On Saturday I made lip balm using calendula-infused olive oil, cold-pressed canola oil, beeswax, wheat germ oil, vitamin E oil, and a combination of several different essential oils. The next day I decided I wanted to firm up the texture and add more scent; so I scraped all the approximately 8 oz. of balm back into a beaker and put the beaker into a hot water bath over a double boiler. I added more beeswax and also some African shea butter, because I like that stuff, stirring to blend all as the wax and butter melted. When it was completely liquid, I removed the beaker to a towel on the counter. Then I began adding drops of various essential oils until it had an aroma that seemed appealing. I have accumulated a rather extensive selection of essential oils, but the list of what is available seems endless; so I keep buying more. It is generally a good idea to include some lavender essential oil in creams and balms, etc., because of its preservative properties.

The modified lip balm is an improvement over the original, and I may try sending some in the mail to my son and daughter-in-law to evaluate for me. I also want to make some more meringued nuts for them to try, but that's another story. Please keep your chin up, and be determined to have a Happy Day!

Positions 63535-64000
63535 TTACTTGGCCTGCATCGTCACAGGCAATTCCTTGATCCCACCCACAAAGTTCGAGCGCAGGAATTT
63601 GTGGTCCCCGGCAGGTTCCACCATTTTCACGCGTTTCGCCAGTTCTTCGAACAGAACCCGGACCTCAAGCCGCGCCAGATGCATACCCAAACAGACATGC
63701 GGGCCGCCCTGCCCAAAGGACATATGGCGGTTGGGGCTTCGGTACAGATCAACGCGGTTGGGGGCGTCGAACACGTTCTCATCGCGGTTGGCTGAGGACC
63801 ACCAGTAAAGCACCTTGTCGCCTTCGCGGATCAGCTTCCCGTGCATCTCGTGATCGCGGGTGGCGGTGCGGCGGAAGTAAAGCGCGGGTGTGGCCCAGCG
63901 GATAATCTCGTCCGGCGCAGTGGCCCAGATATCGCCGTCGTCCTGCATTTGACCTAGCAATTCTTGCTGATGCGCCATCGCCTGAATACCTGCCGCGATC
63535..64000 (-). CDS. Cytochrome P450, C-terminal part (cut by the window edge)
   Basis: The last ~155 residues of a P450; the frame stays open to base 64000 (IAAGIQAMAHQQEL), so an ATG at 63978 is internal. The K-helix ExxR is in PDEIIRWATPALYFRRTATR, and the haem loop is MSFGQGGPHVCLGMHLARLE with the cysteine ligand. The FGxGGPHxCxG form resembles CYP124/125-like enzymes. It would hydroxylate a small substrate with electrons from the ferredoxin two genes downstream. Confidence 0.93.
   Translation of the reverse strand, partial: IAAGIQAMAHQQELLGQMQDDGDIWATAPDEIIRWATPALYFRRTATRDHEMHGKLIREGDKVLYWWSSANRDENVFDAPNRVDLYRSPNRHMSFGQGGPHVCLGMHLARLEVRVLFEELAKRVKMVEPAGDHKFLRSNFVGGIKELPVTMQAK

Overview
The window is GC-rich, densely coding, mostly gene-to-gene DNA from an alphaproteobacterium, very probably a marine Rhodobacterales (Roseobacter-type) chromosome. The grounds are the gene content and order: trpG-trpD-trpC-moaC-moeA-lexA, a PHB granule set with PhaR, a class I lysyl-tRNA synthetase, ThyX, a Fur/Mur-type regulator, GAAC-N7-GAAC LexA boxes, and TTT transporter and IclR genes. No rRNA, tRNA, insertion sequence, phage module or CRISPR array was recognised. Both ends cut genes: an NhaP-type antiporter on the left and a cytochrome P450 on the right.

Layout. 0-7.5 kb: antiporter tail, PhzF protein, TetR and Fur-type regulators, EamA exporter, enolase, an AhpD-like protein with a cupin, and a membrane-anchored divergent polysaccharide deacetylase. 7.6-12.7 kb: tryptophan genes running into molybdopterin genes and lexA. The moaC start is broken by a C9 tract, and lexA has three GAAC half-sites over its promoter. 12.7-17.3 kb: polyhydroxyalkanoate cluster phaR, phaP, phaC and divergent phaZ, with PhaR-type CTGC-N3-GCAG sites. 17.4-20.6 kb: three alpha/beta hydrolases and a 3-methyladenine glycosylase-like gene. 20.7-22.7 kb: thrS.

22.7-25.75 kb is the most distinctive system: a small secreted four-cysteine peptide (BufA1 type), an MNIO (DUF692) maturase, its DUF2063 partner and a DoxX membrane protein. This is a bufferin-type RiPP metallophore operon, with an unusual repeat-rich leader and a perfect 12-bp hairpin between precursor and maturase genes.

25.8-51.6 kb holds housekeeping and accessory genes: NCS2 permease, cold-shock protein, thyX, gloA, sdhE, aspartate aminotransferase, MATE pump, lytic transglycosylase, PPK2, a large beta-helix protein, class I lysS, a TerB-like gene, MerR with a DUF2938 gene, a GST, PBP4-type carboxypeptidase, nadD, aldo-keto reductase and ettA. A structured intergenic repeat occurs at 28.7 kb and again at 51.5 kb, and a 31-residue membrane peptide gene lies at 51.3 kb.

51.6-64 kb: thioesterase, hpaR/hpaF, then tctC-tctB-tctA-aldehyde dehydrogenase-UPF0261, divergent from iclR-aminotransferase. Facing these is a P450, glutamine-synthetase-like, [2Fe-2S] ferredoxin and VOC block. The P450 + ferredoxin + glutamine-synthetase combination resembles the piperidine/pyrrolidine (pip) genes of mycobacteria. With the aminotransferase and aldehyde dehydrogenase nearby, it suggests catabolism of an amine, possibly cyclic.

Friday, July 15, 2011

More on skin care products

Yesterday I put a handful of dried calendula flowers into a jar of 8 oz. of distilled water and let it set overnight. This morning I strained the calendula-infused water and put two oz. of it into a spritzer bottle. Then I added three teaspoons aloe vera gel, one teaspoon glycerin and chamomile, fennel and vitamin E essential oils. After shaking this mixture, the directions are to store it in the refrigerator, use it within two months and spritz it on your face for a refreshing facial toning.

After putting together the toner, I finely ground 2 oz. calendula dried flowers and put them into a jar into which I had put 10 oz of olive oil. Several hours later, I strained the calendula-infused oil and will use it for other recipes in addition to the lip balm recipe. Tomorrow I plan to make my first batch of lip balm using this calendula-infused olive oil and other natural ingredients. The main products that I use on a daily basis and I want to make myself out of pure ingredients are deodorant, moisturinzing cream, cleansing cream, facial toner, lip balm, bath oil and skin lotion. So far I have made deodorant, moisture cream and cleansing cream. Lip balm, lotion and bath oil are not far behind.